• Wed
  • Oct 22, 2014
  • Updated: 11:22pm

More disputes predicted with minimum wage law

PUBLISHED : Monday, 11 April, 2011, 12:00am
UPDATED : Monday, 11 April, 2011, 12:00am
 

More disputes between bosses and workers over pay issues are expected with the minimum wage law about to go into force.

Academics say arguments are likely to be more frequent after enforcement of the new labour law from May 1, as the city does not have standard working hours or established communication channels between employers and employees.

'In a way, we could foresee the present scenario right after the minimum wage legislation was passed last year,' said Dr Wong Hung, an assistant professor of social work at Chinese University.

Wong said the absence of laws covering paid meal breaks and rest days under the minimum wage law guaranteed there would be disputes.

Labour minister Matthew Cheung Kin-chung has repeatedly urged employers not to reduce employees' existing remuneration and employment benefits after implementation of the wage floor.

But he admitted that neither the Minimum Wage Ordinance nor the Employment Ordinance stipulated that meal breaks and rest days should be paid.

Wong said: 'When a minimum wage was the talk of the town last year before its legislation, everyone only argued about the level.'

He said that with no standard working hours and wages calculated monthly, 'workers do not know or care if rest days and meal breaks are paid under their contracts - they only care about the monthly salary.

'But now the minimum wage is calculated hourly so workers and employers have to look at the issue.'

Dr Chung Kim-wah, an assistant professor of applied social sciences at Polytechnic University, agreed.

'It is only natural there will be disputes over paid meal breaks and rest days since it is something new and there is no law governing the matter,' he said.

'Workers want as much as possible, employers want to pay as little as possible.'

The issue is more complicated, as unlike other countries, Hong Kong does not have strong labour unions and well-established channels between unions and employers.

Wong said: 'In other places, both sides will sit down to sort things out. We do not have such communication. Our unions are very weak in mobilising labour to fight for their rights so we really do not see any major labour action.'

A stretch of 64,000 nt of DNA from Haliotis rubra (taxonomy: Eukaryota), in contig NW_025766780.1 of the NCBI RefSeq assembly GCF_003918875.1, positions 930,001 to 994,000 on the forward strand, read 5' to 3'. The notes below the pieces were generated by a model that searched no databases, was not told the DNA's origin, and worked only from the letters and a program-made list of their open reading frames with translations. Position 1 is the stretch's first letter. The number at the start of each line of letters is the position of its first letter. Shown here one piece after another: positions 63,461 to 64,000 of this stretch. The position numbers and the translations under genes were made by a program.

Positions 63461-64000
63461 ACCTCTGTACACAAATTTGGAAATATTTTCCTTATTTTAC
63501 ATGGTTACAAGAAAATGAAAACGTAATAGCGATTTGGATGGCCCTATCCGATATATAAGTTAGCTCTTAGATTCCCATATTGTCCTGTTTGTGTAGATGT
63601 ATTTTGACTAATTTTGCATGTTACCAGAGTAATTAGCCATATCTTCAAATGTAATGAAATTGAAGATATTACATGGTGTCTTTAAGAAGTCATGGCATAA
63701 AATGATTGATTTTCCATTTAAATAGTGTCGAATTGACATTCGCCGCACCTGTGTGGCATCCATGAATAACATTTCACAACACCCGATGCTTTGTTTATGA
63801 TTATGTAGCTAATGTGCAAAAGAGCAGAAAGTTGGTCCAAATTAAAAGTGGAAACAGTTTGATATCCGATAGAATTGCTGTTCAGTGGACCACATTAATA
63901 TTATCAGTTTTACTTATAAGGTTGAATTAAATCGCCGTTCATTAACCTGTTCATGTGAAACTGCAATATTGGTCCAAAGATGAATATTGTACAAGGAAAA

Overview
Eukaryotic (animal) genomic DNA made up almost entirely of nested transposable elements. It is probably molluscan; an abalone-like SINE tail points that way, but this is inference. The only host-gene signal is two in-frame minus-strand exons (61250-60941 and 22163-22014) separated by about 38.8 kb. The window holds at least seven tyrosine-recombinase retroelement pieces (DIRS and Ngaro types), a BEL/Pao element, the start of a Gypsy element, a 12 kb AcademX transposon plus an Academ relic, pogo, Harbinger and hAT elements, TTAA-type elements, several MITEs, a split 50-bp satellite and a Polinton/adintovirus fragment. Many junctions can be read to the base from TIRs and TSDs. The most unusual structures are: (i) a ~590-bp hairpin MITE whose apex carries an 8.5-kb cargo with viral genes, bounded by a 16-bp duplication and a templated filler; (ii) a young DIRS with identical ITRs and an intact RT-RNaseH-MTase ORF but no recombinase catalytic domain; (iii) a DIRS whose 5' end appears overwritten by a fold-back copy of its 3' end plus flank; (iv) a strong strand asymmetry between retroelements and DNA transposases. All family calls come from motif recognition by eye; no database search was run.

The city also did not have a strong employers group.

Both academics said that more disputes would occur because the government refused to take the lead in settling issues.

'Without any law, there is no way the matter will be sorted out by workers and employers on their own,' Wong said.

Chung said there would be more labour protests and possibly court cases over payment issues.

'I strongly believe at the end of the day, the matter can only be solved by legislating on whether meal breaks and rest days should be paid or not.'

Pressure on workers under new legislation

Cleaning workers in old blocks fired or forced to work fewer hours. Security guards told to do their duties.

New City Property Management sacks, rehires 200 security guards to reduce future long-service payments.

Tour guides forced to work part-time so they are paid less in non-peak season.

Japan Home Centre chain workers told not to have lunch in stores so the company does not have to pay meal breaks. Workers say this is impractical due to limited manpower.

Half of the city's 180 internet cafes say they will be forced to close due to the minimum wage law and proposed rules barring them from operating in residential buildings and banning people under 16 after midnight.

Workers at the Tsui Wah restaurant chain sign contracts giving them paid meal breaks but unpaid rest days.

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